Award Winner Cites NSFNET Reliability

Even though he did not have a Connection Machine in his own backyard, NSFNET brought the resources of this powerful supercomputer to his desktop workstation. Laura Kelleher reports for the Link Letter


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Philip Emeagwali has given real meaning to the NSFNET expression"breaking down the barriers of space and time."

Gordon Bell Prize winner

Emeagwali, a Ph.D. candidate in the University of Michigan's Department of Civil Engineering and Program in Scientific Computing, utilized the vast resources of the NSFNET to win first place in the 1989 Gordon Bell Prize Competition.


PHILIP EMEAGWALI



"Fastest supercomputer on earth"

The $1000 prize for this competition, known as the "supercomputer olympics," recognizes outstanding achievement in the use of supercomputers to solve significant scientific and engineering problems. The Institute for Electrical and Electronics Engineers (IEEE) competition is considered the annual high point of supercomputer research. Each year, the winning supercomputer is declared the "fastest supercomputer on earth." This is the first time the prize has been given to a sole investigator and the first time it has been given to an individual from a university.

All previous IEEE Gordon Bell Prize Competition winning entries were collaborative efforts, involving researchers from industry, academia, and research laboratories. Previous participants have included multidisciplinary teams from Mobile Oil, Cray Research, IBM, the California Institute of Technology, MIT, the NASA Ames Research Center, the National Center for Atmospheric Research, AT&T Bell Labs, and other institutions.

Underground petroleum recovery

Emeagwali's prize-winning research focuses on underground petroleum recovery through high-speed supercomputer simulations. His primary research interests are parallel computation and large- scale problems in computational fluid dynamics. His research was undertaken on Connection Machine supercomputers at the Los Alamos National Laboratory at Los Alamos, New Mexico, the Argonne National Laboratory at Argonne, Illinois, the National Center for Supercomputer Applications at the University of Illinois at Urbana- Champaign, and the Thinking Machines Corporation in Cambridge, Massachusetts.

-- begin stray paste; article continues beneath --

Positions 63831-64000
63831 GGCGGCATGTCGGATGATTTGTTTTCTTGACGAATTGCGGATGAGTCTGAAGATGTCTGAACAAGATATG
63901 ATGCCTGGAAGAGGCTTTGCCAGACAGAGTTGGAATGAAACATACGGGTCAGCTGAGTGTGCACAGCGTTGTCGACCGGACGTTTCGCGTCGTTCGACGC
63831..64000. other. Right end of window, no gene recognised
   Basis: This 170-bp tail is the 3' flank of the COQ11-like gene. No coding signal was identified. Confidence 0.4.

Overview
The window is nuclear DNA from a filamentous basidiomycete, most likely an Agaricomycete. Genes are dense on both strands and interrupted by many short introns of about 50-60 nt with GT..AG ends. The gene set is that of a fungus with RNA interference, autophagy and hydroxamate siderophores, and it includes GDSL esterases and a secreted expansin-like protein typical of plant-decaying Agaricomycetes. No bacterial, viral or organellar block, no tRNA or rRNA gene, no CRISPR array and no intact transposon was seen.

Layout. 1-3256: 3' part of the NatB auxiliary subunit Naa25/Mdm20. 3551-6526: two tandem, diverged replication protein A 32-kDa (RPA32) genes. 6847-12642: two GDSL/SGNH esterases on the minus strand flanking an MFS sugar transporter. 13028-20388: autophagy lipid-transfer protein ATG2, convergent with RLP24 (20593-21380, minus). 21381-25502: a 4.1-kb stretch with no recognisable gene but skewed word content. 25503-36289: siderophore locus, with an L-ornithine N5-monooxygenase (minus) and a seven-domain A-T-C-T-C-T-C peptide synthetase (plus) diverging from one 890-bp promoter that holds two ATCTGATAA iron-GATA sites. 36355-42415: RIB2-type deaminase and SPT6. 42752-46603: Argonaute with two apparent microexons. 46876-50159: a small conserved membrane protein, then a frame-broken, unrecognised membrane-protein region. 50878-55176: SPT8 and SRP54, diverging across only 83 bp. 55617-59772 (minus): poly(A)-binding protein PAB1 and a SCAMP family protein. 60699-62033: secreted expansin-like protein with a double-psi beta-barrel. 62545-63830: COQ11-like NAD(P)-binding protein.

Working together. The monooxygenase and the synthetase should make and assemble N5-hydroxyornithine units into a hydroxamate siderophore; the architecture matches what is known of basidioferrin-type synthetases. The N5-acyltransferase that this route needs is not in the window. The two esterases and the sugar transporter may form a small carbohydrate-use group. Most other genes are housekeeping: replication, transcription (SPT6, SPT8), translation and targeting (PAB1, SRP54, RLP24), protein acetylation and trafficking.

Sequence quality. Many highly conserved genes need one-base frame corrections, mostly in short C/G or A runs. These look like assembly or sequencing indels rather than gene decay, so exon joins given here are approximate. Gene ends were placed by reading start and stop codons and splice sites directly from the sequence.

The NSFNET enabled Emeagwali to access the supercomputers from his local workstation.

"I have more than a dozen accounts, on a dozen different computers, in a dozen different cities," Emeagwali explained. "I have never been to these cities, but through NSFNET, I was able to access every one of these machines."

NSFNET essential

"NSFNET was absolutely necessary for me to perform this work. As a matter of fact, without NSFNET, I never would have been able to conduct my research," Emeagwali said when explaining the importance of the network. "The network greatly improved my productivity by facilitating my collaboration with my colleagues at various locations," he added.

Background of study

In 1988, the cost of imported oil accounted for 29 percent of the United States trade deficit. This fact, coupled with the drive toward less dependence on imported oil, makes it important to maximize the amount of oil recovered from petroleum production wells. Currently, engineers can only recover about 30 percent of the oil in a petroleum reservoir. By using petroleum reservoir simulation models to manage a group of oil wells economically, engineers can recover more oil.

Because supercomputers are often used to solve the equations used in petroleum reservoir simulations and increase the total amount of recoverable oil, it is not surprising that 10 percent of supercomputers in existence have been purchased by the petroleum industry.

Grand challenge

Given the huge economic benefits to be derived and the fact that more powerful supercomputers are needed for accurate reservoir simulation, such simulations have been designated by the U.S. government as one of the 20 national Grand Challenges in science and engineering.

Connection Machine Supercomputer

Emeagwali conducted his prize-winning research on the Connection Machine supercomputer.